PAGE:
Main photo: © University of Glasgow / Newes From Scotland 1597 (London: Bodley Head, 1924).

Tales of the Sma’ Glen

By: David C. Weinczok

The Sma’ Glen in Perthshire may be only two miles long, but it is big on stories. Its slopes and riverbed are lore-laden, telling of the legendary Fianna and the bones of the great bard, Ossian. I have come to think of it as something like a miniature Glencoe, albeit one much closer to the Central Belt at just twelve miles west of Perth. And yet, this proximity to Scotland’s major centres has not given the Sma’ Glen away – it remains very much a place that relatively few know of. These are just a few of its many tales.

The shadow of Rome

Let’s start at the southern edge of the Sma’ Glen. On a hillock near a modern road bridge once stood a Roman watchtower, part of the extensive line of defences monitoring the Highland passes. Nothing is now left of it except a slightly raised circular spot of heather-covered ground, but the fact that any trace at all is visible after 2,000 years is extraordinary. From the position where the watchtower stood, the hills of the Sma’ Glen and Strathbraan appear massive, their stone shoulders leaning so tightly over the floor of the glen that, were they to lean a little forward, it seems they could form a mountainous canopy.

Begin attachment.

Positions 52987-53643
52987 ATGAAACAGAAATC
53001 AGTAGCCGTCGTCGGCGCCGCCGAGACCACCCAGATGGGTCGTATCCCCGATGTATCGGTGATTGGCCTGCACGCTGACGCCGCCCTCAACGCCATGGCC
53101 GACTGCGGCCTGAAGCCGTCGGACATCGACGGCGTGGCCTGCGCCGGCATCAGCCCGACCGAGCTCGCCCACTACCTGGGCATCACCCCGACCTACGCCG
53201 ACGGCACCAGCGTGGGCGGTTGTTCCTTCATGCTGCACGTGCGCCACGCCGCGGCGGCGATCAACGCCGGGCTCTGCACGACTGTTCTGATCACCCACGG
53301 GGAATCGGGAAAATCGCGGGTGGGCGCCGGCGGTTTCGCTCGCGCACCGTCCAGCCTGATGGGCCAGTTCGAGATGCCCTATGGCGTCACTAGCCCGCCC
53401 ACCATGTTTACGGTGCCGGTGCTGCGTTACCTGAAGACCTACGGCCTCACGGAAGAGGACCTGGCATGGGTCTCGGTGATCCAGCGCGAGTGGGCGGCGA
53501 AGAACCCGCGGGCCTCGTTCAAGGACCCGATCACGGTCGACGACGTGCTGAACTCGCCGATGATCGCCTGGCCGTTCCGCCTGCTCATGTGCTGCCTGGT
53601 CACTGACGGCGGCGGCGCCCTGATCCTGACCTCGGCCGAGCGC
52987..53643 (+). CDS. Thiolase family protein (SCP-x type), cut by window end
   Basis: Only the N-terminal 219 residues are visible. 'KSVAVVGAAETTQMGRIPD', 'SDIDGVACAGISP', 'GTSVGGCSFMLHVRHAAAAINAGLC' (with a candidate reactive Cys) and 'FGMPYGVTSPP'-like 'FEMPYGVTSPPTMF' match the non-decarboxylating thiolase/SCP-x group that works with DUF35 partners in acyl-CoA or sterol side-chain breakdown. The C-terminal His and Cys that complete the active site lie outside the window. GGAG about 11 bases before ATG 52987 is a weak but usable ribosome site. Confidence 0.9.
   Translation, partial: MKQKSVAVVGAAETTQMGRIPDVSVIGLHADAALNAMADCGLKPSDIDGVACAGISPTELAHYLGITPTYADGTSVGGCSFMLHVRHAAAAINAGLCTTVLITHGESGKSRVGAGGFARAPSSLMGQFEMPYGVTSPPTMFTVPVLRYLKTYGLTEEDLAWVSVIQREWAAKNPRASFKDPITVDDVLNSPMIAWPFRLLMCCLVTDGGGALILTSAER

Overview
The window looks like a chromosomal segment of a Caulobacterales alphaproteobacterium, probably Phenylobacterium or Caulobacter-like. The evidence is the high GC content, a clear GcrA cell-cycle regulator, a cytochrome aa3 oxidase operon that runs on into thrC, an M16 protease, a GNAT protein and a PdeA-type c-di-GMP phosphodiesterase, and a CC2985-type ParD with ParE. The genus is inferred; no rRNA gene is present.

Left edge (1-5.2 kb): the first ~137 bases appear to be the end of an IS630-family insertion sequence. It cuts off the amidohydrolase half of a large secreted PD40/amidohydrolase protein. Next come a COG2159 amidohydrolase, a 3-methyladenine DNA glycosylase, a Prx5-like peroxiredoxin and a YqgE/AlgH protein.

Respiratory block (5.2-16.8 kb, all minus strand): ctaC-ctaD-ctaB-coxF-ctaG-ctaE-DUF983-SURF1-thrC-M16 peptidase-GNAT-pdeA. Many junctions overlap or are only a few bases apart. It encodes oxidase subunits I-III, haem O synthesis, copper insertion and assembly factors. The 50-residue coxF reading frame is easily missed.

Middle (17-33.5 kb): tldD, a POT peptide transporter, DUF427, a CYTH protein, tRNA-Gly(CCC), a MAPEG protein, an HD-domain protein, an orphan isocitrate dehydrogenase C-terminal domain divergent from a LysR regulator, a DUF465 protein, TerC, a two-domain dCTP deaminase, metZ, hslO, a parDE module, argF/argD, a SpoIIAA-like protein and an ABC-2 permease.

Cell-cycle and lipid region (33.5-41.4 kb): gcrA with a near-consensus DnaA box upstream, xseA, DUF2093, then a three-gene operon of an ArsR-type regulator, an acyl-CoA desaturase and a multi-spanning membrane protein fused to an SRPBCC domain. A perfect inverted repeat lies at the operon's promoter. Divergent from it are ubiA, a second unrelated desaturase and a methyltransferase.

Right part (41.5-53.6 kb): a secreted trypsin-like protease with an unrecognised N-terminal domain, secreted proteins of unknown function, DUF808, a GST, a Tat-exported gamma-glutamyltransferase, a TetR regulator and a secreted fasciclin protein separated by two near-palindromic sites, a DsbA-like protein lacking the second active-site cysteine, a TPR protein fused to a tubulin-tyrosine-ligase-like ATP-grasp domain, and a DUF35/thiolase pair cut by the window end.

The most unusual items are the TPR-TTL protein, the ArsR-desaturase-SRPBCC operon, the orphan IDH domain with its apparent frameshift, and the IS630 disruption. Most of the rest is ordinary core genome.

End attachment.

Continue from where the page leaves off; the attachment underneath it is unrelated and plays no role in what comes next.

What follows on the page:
The remnants of Rome were woven into later lore, as seen at the nearby Roman fort of Ardoch. By the Middle Ages the area’s Gaelic-speaking peoples attributed the slopes and ditches of the fort to the mighty Fianna, a race of heroic Irish giants led by Fionn mac Cumhaill (Finn MacCool). Ardoch was their camp, and one story tells of their downfall. One of their number, Garaidh, was left behind with the women while the rest went hunting, though the story notes that the women of the Fianna were no less formidable. Knowing how proud and vain Garaidh was of his long, golden hair, they waited until Garaidh fell asleep in the grass outside the fort.